Are you considering a transition into consulting from your current job? Maybe your class peers are talking about consulting like it’s the next big thing. Either way, you might be wondering why consulting is considered such a good career by so many people.
Experience in consulting will shape the rest of your career
People often go into consulting for the long term benefits it will bring to their career.
First, they might not know what they want to do yet, so experiencing a broad number of industries in a short space of time as a consultant is a great way to find out what you like and don’t like doing, and what interests you most.
Second, consulting is the perfect accelerator to almost any career. You learn a tonne (more on that in a moment!) and by gaining the ‘resume stamp’ from McKinsey, BCG or Bain, you’re considered to be a top talent and a number of high profile exit opportunities open to you as a result.
Third, working in top tier consulting for a few years is a great re-orientation or pivot for most careers. For example, for people who want to go into industry after graduating from a PhD, consulting can be a little like doing an MBA while getting paid and it’s a strong stepping stone into a broad range of business careers afterwards.
Consulting provides an unparalleled learning opportunity
As a consultant, you experience, in just a small number of years, working in a huge variety of industries and functions on your clients’ most important and complex issues. You also work with some of the brightest minds, and rarely work with the same team twice, so you have the opportunity to learn from many different people with varying skills and expertise.
The training at top consultancies is unparalleled, whether it’s in a workshop setting or on the job. Top firms often have an ‘apprenticeship model’ to learning where managers apprentice their juniors by providing regular feedback and teaching them new skills on the job.
Consulting work is more often than not a high-pressured role where the learning curve is naturally very steep compared to other industries. For a typical high achiever who wants to learn as much and as fast as possible, it’s easy to see why many want to go into consulting.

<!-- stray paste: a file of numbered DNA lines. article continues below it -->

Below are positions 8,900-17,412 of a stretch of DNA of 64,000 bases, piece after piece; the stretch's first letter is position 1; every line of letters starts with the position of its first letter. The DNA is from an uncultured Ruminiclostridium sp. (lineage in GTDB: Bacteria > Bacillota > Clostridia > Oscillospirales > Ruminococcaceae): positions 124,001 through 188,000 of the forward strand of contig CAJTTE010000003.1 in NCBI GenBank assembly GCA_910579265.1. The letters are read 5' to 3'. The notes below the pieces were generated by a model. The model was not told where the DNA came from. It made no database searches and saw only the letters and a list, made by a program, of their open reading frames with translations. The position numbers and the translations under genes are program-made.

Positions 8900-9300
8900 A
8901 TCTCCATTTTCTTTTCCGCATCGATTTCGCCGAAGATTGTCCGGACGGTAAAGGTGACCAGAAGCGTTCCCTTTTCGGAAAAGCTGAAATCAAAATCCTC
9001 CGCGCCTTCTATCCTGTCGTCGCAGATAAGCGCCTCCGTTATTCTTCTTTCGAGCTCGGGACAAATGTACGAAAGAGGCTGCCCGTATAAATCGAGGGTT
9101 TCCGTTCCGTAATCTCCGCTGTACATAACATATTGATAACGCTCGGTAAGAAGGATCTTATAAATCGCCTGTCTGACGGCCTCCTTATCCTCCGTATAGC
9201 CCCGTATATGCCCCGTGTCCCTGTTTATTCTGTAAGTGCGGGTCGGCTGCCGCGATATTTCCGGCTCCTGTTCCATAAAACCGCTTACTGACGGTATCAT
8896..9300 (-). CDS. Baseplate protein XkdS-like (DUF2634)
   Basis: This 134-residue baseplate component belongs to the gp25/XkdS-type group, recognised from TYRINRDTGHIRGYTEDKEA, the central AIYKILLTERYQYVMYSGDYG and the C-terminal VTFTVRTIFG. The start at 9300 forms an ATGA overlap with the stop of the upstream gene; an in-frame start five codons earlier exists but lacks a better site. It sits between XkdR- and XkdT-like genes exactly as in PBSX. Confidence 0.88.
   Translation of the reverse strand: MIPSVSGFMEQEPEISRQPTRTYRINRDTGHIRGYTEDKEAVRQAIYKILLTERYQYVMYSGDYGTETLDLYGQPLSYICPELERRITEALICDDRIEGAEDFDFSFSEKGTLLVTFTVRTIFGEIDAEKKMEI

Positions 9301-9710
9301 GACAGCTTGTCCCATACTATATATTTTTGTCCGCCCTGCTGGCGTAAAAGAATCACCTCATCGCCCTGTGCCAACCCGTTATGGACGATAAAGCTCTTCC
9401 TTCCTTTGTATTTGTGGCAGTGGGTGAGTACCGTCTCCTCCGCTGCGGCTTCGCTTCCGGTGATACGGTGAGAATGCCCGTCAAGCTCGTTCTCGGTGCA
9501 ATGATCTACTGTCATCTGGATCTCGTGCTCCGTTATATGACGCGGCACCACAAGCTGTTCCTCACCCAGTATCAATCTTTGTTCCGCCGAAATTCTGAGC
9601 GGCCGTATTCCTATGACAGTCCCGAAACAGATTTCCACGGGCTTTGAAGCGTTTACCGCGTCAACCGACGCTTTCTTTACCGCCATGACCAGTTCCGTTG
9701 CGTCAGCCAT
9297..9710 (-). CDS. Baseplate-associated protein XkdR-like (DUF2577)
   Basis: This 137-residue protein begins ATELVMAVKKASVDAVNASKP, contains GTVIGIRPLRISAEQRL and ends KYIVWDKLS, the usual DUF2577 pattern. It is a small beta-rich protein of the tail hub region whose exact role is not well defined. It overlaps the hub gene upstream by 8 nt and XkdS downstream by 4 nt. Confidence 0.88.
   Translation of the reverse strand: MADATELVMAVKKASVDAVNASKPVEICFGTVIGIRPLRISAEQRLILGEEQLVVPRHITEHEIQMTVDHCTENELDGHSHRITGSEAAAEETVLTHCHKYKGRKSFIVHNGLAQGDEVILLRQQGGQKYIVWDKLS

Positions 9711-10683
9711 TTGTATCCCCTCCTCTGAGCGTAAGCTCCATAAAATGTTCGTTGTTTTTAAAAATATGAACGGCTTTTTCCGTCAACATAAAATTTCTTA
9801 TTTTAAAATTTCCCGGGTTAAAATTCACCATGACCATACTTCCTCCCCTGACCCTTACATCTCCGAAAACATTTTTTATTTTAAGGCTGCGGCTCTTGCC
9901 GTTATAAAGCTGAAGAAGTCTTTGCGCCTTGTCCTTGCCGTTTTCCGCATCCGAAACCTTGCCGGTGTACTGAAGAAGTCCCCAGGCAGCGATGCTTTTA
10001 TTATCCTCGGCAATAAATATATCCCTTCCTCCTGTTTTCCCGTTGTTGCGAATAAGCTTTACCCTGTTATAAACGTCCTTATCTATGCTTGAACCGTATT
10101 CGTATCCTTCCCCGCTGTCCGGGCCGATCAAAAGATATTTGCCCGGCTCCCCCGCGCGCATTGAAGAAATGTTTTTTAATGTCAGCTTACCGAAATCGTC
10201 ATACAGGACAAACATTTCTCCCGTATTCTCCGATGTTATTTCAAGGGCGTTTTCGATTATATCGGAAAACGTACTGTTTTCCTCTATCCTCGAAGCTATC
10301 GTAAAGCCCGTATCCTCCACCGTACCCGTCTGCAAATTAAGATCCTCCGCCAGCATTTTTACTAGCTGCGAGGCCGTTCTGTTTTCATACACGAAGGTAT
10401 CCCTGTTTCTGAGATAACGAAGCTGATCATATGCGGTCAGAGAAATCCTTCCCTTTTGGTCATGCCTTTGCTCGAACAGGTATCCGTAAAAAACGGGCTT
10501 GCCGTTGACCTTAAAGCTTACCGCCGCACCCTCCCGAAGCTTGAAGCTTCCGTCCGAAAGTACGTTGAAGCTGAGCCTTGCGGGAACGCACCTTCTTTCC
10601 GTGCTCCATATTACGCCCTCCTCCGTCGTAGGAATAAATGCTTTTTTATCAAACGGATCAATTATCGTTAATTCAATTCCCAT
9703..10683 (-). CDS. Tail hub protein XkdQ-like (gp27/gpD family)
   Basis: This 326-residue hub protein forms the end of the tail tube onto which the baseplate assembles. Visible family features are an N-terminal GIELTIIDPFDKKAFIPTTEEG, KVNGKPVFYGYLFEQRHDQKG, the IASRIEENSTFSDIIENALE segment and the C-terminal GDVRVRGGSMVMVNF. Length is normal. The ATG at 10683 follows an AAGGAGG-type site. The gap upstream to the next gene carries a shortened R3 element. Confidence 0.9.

Consulting work itself is appealing
Consulting firms often talk about the impact they make on their clients, the costs they reduce, the growth they generate, and the operations they transform. As a consultant, you will often do work that will make the front page of the business newspaper or that you’ll notice the next time you shop.
The variety of projects and industries you experience and the complexity of the problems you’re faced with also means you will never get bored. Clients don’t hire consulting firms for work they could solve themselves. In essence, they hire consultants to do their most interesting work—leaving their own staff do the more mundane stuff.
If you are looking for a career that will allow you to make a difference and keep you entertained, you won’t be disappointed by consulting.
Consulting compensation packages are attractive
Salaries are typically very attractive when comparing them to salaries in industry, and grow quickly the longer you stay. It is expected that consultants will make Partner eight to ten years into the job with Partner compensation starting at around $1M.
Although the short-term compensation may not be as high as roles in finance, a career in consulting offers excellent financial prospects in the long run, unparalleled learning, great exit opportunities and really interesting work. This is why consulting has consistently been a top choice for the most gifted individuals in the last 50 years, while other trends have come and gone.
Interested in joining a top tier consultancy like McKinsey, BCG or Bain? Make sure to check out our free Resume Courses to ensure your application is strong enough to land an interview.